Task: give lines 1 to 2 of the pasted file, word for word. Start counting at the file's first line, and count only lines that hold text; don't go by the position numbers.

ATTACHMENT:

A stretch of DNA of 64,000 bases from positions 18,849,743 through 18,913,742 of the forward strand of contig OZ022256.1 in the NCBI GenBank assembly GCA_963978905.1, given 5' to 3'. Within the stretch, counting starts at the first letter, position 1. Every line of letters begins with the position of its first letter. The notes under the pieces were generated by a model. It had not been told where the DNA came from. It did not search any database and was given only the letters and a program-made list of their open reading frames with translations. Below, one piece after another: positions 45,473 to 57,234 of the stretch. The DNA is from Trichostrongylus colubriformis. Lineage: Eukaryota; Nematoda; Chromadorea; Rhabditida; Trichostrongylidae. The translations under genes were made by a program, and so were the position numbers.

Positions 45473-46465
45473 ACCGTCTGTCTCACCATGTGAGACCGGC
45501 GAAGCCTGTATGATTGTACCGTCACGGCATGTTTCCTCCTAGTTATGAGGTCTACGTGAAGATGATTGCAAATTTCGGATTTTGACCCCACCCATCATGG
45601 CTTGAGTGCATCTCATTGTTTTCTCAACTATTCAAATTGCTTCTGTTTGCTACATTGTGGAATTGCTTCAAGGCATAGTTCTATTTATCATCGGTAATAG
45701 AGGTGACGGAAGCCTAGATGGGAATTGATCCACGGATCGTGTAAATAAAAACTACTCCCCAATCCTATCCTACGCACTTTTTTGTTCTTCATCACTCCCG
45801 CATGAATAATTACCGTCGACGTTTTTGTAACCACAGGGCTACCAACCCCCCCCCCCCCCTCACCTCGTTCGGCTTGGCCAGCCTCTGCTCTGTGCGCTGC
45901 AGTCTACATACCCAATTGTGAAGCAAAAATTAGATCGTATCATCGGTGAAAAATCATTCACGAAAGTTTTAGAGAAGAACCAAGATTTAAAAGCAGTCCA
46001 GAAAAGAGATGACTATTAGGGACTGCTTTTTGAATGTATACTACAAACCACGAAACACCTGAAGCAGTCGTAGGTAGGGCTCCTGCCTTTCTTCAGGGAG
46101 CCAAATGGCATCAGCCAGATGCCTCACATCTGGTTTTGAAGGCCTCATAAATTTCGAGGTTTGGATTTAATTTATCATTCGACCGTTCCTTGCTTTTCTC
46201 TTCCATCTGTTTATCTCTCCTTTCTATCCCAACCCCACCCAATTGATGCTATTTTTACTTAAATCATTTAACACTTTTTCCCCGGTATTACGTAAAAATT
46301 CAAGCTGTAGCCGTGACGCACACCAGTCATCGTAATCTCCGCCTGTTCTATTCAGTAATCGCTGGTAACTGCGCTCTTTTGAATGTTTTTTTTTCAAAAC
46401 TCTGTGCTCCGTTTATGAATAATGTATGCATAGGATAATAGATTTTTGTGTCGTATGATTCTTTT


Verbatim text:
A stretch of DNA of 64,000 bases from positions 18,849,743 through 18,913,742 of the forward strand of contig OZ022256.1 in the NCBI GenBank assembly GCA_963978905.1, given 5' to 3'. Within the stretch, counting starts at the first letter, position 1. Every line of letters begins with the position of its first letter. The notes under the pieces were generated by a model. It had not been told where the DNA came from. It did not search any database and was given only the letters and a program-made list of their open reading frames with translations. Below, one piece after another: positions 45,473 to 57,234 of the stretch. The DNA is from Trichostrongylus colubriformis. Lineage: Eukaryota; Nematoda; Chromadorea; Rhabditida; Trichostrongylidae. The translations under genes were made by a program, and so were the position numbers.

Positions 45473-46465